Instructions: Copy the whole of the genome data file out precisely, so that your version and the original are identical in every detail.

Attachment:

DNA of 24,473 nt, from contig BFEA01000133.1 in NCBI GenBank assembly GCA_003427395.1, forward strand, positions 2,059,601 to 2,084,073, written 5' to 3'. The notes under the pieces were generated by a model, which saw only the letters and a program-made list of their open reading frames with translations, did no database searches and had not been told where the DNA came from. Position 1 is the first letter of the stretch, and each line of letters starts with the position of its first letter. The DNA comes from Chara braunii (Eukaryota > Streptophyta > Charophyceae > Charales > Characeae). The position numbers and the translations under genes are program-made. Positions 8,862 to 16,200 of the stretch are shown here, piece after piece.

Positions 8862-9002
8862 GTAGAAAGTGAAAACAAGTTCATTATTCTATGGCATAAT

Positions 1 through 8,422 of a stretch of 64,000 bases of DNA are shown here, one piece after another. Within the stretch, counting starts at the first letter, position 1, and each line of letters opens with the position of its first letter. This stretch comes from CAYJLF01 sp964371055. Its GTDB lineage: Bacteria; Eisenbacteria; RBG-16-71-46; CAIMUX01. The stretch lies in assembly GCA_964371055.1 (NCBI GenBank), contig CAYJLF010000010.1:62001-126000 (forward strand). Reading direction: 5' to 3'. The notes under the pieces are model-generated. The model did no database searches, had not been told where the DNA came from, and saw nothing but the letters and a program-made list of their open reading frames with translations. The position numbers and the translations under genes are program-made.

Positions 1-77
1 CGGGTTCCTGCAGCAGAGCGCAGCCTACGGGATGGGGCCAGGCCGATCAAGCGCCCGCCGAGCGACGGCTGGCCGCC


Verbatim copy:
DNA of 24,473 nt, from contig BFEA01000133.1 in NCBI GenBank assembly GCA_003427395.1, forward strand, positions 2,059,601 to 2,084,073, written 5' to 3'. The notes under the pieces were generated by a model, which saw only the letters and a program-made list of their open reading frames with translations, did no database searches and had not been told where the DNA came from. Position 1 is the first letter of the stretch, and each line of letters starts with the position of its first letter. The DNA comes from Chara braunii (Eukaryota > Streptophyta > Charophyceae > Charales > Characeae). The position numbers and the translations under genes are program-made. Positions 8,862 to 16,200 of the stretch are shown here, piece after piece.

Positions 8862-9002
8862 GTAGAAAGTGAAAACAAGTTCATTATTCTATGGCATAAT

Positions 1 through 8,422 of a stretch of 64,000 bases of DNA are shown here, one piece after another. Within the stretch, counting starts at the first letter, position 1, and each line of letters opens with the position of its first letter. This stretch comes from CAYJLF01 sp964371055. Its GTDB lineage: Bacteria; Eisenbacteria; RBG-16-71-46; CAIMUX01. The stretch lies in assembly GCA_964371055.1 (NCBI GenBank), contig CAYJLF010000010.1:62001-126000 (forward strand). Reading direction: 5' to 3'. The notes under the pieces are model-generated. The model did no database searches, had not been told where the DNA came from, and saw nothing but the letters and a program-made list of their open reading frames with translations. The position numbers and the translations under genes are program-made.

Positions 1-77
1 CGGGTTCCTGCAGCAGAGCGCAGCCTACGGGATGGGGCCAGGCCGATCAAGCGCCCGCCGAGCGACGGCTGGCCGCC